Thursday, October 30, 2014

Tanktober Film Festival: Osvobozhdenie (Liberation 1969-1971)

One great thing about Tanktober has been that it's given me the opportunity to discover some terrific Soviet and Russian movies. Chief among them so far has been Liberation (Osvobozhdenie), a five part, over six hour epic of the war on the Russian front from Kursk in 1943 to the fall of Berlin. The films were shot between 1969 and 1971, and were the most expensive war movies ever made in the USSR. I'm only half way through part 2 so far, but enjoying them immensely.

Compared to the sorts of movies being made in the west around the same time, Liberation really has to be seen to be believed. The sheer scale of the battle scenes of Kursk and the crossing of the Dnieper are extraordinary, with rows of Zis 3 guns and T-34/85s and SU-100s tearing across the fields. There are inevitable inaccuracies, such as the use of T34/85s at Kursk, but they have certainly made a big effort to make the films as realistic as possible, with some pretty convincing Tiger Is and less convincing Panthers based on IS-2s taking the field, although always in panzer grey.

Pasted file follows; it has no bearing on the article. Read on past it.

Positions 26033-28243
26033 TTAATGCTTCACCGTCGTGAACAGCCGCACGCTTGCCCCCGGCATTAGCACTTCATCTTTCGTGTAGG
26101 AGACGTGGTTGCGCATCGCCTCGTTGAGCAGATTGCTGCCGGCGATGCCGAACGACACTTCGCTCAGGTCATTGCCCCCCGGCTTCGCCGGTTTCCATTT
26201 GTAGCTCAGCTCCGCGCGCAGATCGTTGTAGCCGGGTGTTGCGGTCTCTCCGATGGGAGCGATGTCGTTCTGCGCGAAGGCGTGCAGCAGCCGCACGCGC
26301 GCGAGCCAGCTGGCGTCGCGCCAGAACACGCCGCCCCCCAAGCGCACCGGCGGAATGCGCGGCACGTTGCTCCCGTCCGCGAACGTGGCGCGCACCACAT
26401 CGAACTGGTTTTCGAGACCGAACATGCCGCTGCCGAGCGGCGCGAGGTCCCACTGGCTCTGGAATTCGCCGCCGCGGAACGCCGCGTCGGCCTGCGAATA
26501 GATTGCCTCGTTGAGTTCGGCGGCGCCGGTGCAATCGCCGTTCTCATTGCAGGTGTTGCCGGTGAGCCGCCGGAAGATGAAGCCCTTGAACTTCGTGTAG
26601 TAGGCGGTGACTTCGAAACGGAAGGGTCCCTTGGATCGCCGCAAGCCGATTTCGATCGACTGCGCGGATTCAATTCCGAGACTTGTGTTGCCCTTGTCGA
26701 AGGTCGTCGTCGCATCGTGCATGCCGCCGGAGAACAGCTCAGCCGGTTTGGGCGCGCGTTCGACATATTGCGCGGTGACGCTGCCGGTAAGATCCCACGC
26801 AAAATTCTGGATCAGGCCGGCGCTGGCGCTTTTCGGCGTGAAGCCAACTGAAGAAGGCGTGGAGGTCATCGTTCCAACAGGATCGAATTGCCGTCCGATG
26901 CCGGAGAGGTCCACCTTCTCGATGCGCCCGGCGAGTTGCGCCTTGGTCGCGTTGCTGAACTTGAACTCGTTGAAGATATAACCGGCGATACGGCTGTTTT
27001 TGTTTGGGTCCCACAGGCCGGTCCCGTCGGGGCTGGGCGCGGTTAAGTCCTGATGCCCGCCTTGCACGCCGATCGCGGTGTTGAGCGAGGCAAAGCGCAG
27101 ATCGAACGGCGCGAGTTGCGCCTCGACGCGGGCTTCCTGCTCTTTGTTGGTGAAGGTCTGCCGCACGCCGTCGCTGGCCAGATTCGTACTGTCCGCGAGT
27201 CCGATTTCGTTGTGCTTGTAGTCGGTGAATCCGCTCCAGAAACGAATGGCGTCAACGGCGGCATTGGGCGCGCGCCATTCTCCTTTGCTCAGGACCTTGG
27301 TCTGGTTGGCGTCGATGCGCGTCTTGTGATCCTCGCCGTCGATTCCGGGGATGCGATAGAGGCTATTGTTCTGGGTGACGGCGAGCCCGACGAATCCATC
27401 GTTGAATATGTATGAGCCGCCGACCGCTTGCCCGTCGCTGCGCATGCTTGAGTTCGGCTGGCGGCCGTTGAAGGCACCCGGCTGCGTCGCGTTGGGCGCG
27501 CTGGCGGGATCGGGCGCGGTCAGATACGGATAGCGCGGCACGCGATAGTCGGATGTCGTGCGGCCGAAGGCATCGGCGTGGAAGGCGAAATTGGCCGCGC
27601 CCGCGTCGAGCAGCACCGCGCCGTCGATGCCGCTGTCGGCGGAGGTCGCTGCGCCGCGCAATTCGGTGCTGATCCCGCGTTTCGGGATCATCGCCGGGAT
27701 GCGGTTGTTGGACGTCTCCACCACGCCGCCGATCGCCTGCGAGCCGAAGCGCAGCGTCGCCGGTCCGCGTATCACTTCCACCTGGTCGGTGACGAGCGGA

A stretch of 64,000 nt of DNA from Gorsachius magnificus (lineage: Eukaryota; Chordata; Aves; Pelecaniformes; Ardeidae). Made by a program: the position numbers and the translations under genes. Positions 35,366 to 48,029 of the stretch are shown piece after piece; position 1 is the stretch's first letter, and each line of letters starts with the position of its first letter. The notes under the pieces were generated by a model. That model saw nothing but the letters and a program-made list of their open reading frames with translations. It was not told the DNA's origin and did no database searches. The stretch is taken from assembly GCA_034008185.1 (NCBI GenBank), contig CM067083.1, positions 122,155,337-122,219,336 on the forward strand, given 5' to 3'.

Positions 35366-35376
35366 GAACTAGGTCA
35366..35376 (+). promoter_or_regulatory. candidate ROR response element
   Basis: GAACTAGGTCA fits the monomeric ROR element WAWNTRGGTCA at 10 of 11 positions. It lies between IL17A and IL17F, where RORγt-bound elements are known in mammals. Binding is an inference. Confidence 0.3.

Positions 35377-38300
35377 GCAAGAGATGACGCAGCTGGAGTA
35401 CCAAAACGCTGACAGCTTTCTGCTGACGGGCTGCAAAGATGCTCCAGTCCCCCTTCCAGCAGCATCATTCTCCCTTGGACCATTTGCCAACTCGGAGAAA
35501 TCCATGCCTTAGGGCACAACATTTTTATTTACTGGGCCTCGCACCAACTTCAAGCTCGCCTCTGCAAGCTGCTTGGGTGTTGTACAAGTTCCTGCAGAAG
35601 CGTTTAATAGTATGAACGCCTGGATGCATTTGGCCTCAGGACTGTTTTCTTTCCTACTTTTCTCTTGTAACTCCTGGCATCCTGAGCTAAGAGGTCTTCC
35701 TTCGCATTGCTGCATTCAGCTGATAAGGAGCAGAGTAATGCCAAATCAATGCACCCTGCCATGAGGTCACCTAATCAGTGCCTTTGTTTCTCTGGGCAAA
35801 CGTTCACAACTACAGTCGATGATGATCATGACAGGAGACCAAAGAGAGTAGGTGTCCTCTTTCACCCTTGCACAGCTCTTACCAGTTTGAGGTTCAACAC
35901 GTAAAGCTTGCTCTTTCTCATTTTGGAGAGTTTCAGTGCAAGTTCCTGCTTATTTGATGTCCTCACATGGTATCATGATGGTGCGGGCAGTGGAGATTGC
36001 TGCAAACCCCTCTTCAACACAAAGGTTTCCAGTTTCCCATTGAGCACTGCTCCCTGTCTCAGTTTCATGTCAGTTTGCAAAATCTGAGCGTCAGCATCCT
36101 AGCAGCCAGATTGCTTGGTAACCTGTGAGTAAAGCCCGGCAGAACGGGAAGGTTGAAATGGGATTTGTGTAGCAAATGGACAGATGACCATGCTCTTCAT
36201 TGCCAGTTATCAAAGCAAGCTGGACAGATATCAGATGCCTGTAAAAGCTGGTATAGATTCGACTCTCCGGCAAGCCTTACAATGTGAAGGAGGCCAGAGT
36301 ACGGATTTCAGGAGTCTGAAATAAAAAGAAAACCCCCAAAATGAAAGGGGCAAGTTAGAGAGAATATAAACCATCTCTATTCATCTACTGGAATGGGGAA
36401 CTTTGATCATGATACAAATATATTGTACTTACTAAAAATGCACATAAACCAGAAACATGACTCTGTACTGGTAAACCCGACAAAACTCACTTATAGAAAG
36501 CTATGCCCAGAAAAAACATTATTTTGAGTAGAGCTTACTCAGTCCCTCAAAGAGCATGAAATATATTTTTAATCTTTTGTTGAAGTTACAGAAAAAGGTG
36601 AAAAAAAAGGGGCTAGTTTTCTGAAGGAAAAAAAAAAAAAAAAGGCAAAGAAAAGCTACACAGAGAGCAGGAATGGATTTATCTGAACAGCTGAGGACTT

One of the most interesting features is the propaganda in the film, and particularly the portrayal of Stalin. He gets a fairly sympathetic treatment, but is shown as largely deferring to his generals, with some of his decisions like that to treat Soviet POWs as traitors shown to be counterproductive. The Western allies are shown as dragging their heels somewhat with the second front, with some subtle distortions like the landings in Sicily being described as a response to Soviet success at Kursk.

Get hold of a copy if you can - Liberation really is very good.


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